Whenever the power goes out wherever I am, the first thing I do is see if my battery-operated watch is still working. I suspect one of these times, the screen will be blank or just chaos. – Sid, too near Niagara Falls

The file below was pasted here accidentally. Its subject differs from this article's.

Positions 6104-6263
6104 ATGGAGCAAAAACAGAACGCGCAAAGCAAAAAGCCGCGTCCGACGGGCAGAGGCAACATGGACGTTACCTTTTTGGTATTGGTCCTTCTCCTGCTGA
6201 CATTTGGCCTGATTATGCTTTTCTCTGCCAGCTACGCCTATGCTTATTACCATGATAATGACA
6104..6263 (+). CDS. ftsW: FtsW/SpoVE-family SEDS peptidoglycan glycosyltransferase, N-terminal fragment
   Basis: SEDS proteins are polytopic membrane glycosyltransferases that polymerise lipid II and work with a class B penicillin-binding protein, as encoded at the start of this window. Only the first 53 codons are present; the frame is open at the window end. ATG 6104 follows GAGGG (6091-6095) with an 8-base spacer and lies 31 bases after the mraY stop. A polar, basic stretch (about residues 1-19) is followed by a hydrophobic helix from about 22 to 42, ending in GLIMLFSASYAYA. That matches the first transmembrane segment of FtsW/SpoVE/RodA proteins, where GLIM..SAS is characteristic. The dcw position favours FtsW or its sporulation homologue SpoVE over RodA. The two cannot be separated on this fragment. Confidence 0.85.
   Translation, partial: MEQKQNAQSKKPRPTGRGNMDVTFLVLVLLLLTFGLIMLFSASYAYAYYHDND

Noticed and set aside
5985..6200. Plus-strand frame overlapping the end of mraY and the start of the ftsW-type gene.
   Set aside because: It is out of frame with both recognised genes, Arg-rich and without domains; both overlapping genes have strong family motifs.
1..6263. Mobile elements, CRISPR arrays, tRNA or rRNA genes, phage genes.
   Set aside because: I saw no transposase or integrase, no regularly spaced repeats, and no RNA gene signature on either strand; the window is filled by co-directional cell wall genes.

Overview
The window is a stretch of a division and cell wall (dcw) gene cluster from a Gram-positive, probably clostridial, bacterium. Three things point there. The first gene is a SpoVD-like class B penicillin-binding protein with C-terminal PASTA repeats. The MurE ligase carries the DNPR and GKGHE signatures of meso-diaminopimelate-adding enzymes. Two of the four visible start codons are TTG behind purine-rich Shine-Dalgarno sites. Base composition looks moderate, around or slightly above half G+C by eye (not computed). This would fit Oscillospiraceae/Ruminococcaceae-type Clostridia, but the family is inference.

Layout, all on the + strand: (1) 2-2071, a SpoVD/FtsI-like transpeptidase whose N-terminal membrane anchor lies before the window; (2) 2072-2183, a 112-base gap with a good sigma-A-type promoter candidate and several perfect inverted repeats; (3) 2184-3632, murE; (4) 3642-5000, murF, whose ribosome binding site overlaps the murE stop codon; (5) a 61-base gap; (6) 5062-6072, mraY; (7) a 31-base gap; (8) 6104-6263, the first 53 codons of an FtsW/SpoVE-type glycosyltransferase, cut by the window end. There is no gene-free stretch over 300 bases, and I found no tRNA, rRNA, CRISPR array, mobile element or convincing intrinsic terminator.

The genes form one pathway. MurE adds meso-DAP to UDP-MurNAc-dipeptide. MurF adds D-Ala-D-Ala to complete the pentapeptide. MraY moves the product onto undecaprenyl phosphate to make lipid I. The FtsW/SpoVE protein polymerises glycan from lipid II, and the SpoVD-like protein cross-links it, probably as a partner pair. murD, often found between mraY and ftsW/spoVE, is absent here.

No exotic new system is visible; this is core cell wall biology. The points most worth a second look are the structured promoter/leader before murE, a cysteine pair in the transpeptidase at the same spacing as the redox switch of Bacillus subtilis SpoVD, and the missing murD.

HJL Comments: As technology advances, the gate sizes grow smaller making such electronics more susceptible, but at the same time manufacturers recognize that they are more susceptible to static electricity as well. As a result, manufacturers almost always include some basic protection in the on-board circuits. Add to that the concept that the amount of energy absorbed by these electronics is directly related to the amount of “antenna” on the circuit board and you end up with practically no idea whether your watch will survive or not. The circuits are so small that the antenna lengths are negligible (unless you happen to be plugged in charging the battery during an EMP event). It is actually anticipated that most modern cell phones will survive an EMP as long as they are not too close to ground zero and not connected to external wiring at that moment. Of course, a cell phone without the corresponding cell phone tower or the ability to recharge the battery is practically useless. I would anticipate that your watch will fall in this same category of electronics. It may be an indicator, but it is not necessarily one that you can reliably depend on.